The West’s Reasonable Demands: Finally, what the West would demand of Iran would be essentially defensive and status quo in nature, demands that Tehran could meet without humiliation or abandonment of its own core interests. Basically, the West would presumably require that Tehran not invade or use military (especially nuclear) coercion against protected states (e.g., Israel, the GCC, as well as NATO and other allies of Washington). For the equation to balance, the West would have to guarantee that it would not use military force to overthrow the regime, thus giving Tehran a strong incentive to stick with the status quo. The essential choice Iran would face would be to embark on aggression that would likely prompt tremendous retaliation or respect the West’s boundaries and enjoy immunity from invasion. While Netanyahu implied that an Iran armed with a weapon would be far more aggressive, this calculus instead suggests it would be boxed in. How, precisely, could they aggressively use their nuclear weapons that would make sense?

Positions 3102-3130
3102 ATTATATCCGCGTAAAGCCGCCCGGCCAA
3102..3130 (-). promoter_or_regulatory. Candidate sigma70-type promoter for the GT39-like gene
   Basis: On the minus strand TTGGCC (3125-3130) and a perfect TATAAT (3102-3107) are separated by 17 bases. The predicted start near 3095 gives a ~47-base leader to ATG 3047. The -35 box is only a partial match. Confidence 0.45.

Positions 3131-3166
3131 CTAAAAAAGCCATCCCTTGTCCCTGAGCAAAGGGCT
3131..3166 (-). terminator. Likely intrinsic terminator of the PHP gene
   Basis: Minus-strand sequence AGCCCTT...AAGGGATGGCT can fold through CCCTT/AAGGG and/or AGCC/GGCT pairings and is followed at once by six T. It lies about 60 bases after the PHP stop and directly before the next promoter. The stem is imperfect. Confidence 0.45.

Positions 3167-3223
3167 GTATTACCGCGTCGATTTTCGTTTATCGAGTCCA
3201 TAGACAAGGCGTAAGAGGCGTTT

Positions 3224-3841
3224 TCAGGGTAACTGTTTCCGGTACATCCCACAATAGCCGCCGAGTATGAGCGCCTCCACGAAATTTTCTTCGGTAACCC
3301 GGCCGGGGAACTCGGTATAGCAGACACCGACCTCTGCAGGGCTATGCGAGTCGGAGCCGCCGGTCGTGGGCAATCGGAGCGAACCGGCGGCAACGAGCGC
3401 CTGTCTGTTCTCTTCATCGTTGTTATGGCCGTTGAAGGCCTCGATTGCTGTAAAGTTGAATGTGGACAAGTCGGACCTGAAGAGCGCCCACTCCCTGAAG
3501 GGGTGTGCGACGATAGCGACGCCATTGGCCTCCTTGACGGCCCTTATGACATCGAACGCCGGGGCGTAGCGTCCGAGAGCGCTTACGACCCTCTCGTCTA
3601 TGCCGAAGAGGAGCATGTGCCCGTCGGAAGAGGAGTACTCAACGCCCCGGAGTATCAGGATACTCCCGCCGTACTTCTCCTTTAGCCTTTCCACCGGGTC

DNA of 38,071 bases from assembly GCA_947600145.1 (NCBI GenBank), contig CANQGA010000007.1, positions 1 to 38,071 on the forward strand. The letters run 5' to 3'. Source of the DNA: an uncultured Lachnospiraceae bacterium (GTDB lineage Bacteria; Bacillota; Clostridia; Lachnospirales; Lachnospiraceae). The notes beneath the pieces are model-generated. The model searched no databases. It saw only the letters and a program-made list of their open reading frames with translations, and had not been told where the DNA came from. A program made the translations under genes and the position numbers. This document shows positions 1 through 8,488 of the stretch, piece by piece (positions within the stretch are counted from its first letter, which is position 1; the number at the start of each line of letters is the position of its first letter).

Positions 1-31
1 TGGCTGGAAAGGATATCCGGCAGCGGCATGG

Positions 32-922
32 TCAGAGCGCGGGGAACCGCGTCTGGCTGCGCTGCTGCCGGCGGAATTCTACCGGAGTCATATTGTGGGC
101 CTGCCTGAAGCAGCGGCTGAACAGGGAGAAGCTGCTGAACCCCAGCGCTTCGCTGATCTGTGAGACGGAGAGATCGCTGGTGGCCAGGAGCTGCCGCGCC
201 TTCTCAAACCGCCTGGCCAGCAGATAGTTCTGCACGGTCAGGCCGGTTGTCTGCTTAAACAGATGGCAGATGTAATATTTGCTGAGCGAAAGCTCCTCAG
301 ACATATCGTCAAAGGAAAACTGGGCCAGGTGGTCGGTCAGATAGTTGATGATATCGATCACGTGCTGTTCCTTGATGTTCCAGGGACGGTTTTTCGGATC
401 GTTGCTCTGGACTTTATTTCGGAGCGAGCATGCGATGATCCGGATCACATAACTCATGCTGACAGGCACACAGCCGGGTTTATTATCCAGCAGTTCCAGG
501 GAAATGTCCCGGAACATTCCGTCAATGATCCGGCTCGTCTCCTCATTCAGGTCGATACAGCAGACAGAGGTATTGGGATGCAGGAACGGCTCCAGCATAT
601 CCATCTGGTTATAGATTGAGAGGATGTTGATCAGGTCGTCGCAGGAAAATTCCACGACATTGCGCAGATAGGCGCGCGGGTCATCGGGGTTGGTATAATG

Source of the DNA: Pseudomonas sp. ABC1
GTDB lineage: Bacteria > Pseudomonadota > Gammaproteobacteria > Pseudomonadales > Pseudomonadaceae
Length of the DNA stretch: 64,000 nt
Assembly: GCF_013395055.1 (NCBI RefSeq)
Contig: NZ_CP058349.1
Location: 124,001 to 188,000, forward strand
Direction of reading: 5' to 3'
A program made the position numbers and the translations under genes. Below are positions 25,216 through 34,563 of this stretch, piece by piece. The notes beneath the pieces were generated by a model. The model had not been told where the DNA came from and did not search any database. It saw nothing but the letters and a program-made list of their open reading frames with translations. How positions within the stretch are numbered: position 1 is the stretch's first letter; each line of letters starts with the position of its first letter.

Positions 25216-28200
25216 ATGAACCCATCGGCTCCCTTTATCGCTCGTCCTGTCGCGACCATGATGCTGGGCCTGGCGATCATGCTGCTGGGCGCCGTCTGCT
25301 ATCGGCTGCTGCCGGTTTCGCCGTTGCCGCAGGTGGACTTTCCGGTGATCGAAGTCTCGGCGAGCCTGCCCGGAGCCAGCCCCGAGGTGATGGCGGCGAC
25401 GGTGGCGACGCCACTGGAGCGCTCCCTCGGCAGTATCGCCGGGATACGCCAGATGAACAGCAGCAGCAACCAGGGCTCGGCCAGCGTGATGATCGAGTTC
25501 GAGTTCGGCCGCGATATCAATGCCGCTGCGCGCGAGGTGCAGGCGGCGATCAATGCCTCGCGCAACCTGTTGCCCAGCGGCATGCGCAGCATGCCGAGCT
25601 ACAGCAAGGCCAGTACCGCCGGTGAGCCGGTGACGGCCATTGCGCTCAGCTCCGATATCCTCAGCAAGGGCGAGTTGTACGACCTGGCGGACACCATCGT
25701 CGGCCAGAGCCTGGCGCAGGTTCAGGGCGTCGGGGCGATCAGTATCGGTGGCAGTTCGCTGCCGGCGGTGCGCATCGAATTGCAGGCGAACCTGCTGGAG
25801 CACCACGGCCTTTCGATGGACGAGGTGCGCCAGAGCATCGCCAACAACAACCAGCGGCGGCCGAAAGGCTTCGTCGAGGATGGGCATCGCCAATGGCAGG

Containing a nuclear Iran is an eminently plausible and practical objective. Of course, such a course would not be perfect — deterrence is not a catch-all nor is it easy, and it is likely that Iran would continue to be a serious adversary at lower levels of violence. But deterrence could reasonably promise to negate the truly grave consequences of Iranian acquisition. Moreover, containment is certainly not the best outcome — successfully preventing Iranian acquisition is. But if the only way to do that is to embark on a probably futile attempt to military suppress Iran’s nuclear program, or, God forbid, invade Iran, the hard work of containment offers a least bad option.
Elbridge Colby has served in several national security positions with the U.S. Government, most recently with the Department of Defense working on the follow-on to the START Treaty and as an expert advisor to the Congressional Strategic Posture Commission. The views expressed herein are his own and do not necessarily represent the views of any institution with which he is affiliated.